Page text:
Antimicrobial Resistance in Escherichia Coli Isolated in Wastewater and Sludge from Poultry Slaughterhouse Wastewater Plants

Journal of Environmental Health, March 2008 | Go to article overview

Antimicrobial Resistance in Escherichia Coli Isolated in Wastewater and Sludge from Poultry Slaughterhouse Wastewater Plants


* Escherichia coli is a major pathogen in commercially produced poultry.

* It contributes significantly to economic losses in both chickens and turkeys.

* It also inhabits the gastrointestinal tracts of humans and animals.

* Surveillance of antimicrobial resistance in avian E. coli has triple benefits:

1. it generates data that support treatment strategies for commercial poultry;

2. it offers an "early warning system" with respect to the drug resistance of zoonotic bacteria (e.g., Salmonella and Campylobacter); and

3. it helps assess possible human health consequences.

* Multiresistant nonpathogenic E. coli may transfer their resistance to intestinal bacteria in humans.

* Their presence in humans may increase the frequency and duration of infections and hospitalizations.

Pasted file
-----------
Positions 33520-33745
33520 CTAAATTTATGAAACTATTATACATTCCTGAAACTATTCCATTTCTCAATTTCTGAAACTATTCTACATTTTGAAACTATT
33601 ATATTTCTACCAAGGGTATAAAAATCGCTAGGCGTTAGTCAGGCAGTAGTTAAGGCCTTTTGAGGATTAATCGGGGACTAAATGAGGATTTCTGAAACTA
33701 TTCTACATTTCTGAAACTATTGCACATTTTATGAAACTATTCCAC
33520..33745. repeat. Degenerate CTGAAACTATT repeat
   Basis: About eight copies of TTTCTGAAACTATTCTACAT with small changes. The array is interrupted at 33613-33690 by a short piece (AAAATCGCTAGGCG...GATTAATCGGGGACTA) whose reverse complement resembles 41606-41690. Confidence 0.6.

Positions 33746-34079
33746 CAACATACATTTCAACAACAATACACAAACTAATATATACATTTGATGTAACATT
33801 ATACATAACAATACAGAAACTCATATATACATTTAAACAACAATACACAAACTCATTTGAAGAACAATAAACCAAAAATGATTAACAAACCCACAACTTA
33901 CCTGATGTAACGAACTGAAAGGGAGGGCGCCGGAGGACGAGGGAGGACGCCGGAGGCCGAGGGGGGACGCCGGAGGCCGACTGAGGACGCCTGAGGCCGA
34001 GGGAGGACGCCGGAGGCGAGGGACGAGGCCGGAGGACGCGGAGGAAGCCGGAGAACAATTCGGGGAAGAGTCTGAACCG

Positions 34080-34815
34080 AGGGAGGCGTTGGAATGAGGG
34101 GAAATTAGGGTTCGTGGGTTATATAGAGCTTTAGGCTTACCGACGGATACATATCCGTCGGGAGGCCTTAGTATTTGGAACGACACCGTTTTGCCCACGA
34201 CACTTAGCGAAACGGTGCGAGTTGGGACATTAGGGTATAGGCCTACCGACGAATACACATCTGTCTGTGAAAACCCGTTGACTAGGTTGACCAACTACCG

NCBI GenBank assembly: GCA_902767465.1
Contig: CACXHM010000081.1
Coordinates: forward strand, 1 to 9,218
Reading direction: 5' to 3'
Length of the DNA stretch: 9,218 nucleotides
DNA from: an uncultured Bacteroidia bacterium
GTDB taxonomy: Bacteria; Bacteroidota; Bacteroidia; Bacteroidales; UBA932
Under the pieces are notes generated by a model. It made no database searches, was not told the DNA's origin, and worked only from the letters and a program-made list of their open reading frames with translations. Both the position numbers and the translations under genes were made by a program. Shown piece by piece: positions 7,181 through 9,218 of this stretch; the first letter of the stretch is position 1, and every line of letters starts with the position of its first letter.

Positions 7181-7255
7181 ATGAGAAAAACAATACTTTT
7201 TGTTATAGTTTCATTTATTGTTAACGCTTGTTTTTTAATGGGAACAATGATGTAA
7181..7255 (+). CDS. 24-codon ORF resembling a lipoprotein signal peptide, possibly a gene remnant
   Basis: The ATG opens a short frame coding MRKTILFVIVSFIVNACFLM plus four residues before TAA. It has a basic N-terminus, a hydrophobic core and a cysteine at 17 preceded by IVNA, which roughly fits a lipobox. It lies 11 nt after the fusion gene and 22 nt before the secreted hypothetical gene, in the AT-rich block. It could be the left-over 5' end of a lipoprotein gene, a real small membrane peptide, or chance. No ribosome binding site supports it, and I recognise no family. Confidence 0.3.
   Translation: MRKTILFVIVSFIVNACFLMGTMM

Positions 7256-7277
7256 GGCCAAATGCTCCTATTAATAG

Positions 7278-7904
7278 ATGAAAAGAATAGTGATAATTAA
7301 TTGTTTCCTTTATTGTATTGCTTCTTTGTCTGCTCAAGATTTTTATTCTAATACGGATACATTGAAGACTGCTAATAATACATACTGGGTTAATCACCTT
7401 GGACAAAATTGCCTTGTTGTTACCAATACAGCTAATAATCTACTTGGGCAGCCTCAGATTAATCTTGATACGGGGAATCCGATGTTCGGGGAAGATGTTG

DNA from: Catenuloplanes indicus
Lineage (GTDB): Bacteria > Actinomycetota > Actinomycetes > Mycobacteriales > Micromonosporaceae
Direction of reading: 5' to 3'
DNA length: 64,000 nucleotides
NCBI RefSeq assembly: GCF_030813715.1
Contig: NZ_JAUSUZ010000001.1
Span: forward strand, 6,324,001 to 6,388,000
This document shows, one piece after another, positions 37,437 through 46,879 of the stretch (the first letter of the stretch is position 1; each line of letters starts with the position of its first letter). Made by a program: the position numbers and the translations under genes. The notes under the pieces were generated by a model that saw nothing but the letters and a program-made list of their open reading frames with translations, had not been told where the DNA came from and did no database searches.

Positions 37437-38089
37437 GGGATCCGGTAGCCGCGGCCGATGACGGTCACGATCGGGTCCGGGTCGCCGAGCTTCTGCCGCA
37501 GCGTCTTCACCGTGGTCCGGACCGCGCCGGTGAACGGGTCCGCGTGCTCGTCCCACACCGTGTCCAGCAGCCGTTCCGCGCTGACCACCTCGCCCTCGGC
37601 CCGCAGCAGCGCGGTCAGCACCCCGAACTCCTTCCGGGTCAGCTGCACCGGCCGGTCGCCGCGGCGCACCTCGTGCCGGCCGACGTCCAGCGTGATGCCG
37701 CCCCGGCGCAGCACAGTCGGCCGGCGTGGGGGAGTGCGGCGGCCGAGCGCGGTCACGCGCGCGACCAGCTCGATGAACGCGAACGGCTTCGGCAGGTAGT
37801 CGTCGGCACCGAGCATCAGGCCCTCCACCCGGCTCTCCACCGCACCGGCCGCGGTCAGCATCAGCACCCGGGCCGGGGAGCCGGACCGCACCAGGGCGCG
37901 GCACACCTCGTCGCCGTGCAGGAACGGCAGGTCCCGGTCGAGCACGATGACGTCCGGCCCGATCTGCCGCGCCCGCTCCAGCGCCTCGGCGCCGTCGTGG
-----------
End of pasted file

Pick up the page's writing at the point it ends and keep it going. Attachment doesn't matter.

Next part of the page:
* Drug-resistant avian E. coli may be transferred to humans either through direct contact or, more frequently, through consumption of poultry meat.

* There has not been much documentation of the presence of such bacteria in wastewater and sludge from poultry slaughterhouses.

* Wastewater treatment plants are designed mainly to retain solids.

* The quantity and quality of microbiota released into waterways and soils are rarely monitored.

* From these poultry wastes, E. coli may find ways of spreading to humans.

* They could spread directly, through drinking water or recreational contact. …

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